In the spotlight
The HPV vaccine can prevent cervical, head and neck, and other types of HPV-related cancers.
Each year, thousands of Wisconsinites are diagnosed with HPV related-cancers, but the disease is preventable with vaccination and appropriate screening.
Infection with HPV can lead to certain types of cancers later in life.
Do you want to protect the pre-teens you love from getting future HPV-related cancers? Then talk about it! If you are a parent of a pre-teen, talk to your child's doctor today about getting the HPV vaccine. If you are a grandparent, aunt or uncle, or just have a pre-teen you love in your life, encourage them to get vaccinated against HPV cancers.
For the best protection, HPV vaccine is typically given at ages 11 and 12 years. If you miss that pre-teen window, your teen can still be vaccinated.
Most 11 and 12 year olds only need two doses of the vaccine, at least six months apart, for full protection. If your teen is vaccinated when they are 15 years of age or older, they will need three doses to get full protection.
HPV vaccine is safe and effective.
Many parents have asked us, "Is the HPV vaccine safe for my child?" Yes, we know the HPV vaccine is safe. Common complaints after getting the vaccine include: a low fever, headache, pain and redness in the arm where the vaccine was given.
Vaccines, especially HPV, are studied carefully before they are given to the public and are continually monitored.
The Children's Hospital of Philadelphia has a great article that talks about vaccine safety.
The Centers for Disease Control and Prevention (CDC) also has a video explaining the journey of your child's vaccine.
I'm looking for information for...
- HPV general information (CDC)
- HPV disease fact sheet (DPH) Spanish, English, and Hmong
- HPV fact sheet (CDC)
- HPV and cancer (American Cancer Society)
- Vaccines recommended at ages 11-12: What parents should know, P-90022
- Protecting Wisconsinites from HPV-related cancers - Infographic (Wisconsin Comprehensive Cancer Control Program) (PDF)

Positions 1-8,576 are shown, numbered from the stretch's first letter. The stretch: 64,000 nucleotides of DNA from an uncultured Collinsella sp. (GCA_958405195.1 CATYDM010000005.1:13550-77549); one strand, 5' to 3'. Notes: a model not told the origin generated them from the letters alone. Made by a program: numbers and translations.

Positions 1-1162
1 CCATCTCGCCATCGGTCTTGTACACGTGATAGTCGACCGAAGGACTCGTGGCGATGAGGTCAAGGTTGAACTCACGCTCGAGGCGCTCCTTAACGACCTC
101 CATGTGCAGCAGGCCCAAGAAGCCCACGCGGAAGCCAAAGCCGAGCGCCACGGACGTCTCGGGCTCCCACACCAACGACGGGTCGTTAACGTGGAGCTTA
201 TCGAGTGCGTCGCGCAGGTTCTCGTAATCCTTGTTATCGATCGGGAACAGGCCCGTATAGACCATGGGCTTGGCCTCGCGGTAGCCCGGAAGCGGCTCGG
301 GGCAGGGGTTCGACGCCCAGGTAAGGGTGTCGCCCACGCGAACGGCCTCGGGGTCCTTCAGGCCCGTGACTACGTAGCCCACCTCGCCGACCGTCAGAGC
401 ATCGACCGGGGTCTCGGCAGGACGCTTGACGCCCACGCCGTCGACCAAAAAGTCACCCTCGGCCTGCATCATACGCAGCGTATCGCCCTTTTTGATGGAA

- Vaccine information statement (VIS)
- Public immunization record access
Health Care Providers and Local Public Health
The Iowa Department of Public Health produced and emotional video of HPV-related cancer survivors. A great reminder to give a strong recommendation for HPV vaccine.
- ACIP recommendations (CDC)
- HPV, Epidemiology and Prevention of Vaccine-Preventable Diseases: The Pink Book (CDC) (PDF)
- HPV vaccination information (American Academy of Pediatrics)
- HPV resource overview (American Congress of Obstetricians and Gynecologists)
- Adolescent vaccination (National Foundation for Infectious Diseases)
- HPV resources (Immunization Action Coalition)
- Additional HPV information (CDC)
- What is HPV? (MD Anderson Cancer Center)
- HPV and Throat Cancers (Vanderbilt Health)
- Addressing HPV Vaccine Hesitancy and Myths by Dr. Robert Bednarczyk, Emory University
- HPV Vaccination in American Indian Communities by Meggan McCann, American Indian Cancer Foundation
- HPV Vaccine in Public Schools presented by Healther Meador, Linn County, IA & Jeff Kindrai, Grant County, WI
- What is the HPV Vaccine and Do You Need the HPV Vaccine? By Dr. Costa Sousou, Mayo Clinic Health System
- The C.A.S.E Approach to HPV Vaccine Hesitancy by Dr. Robert Jacobson, Mayo Clinic Health System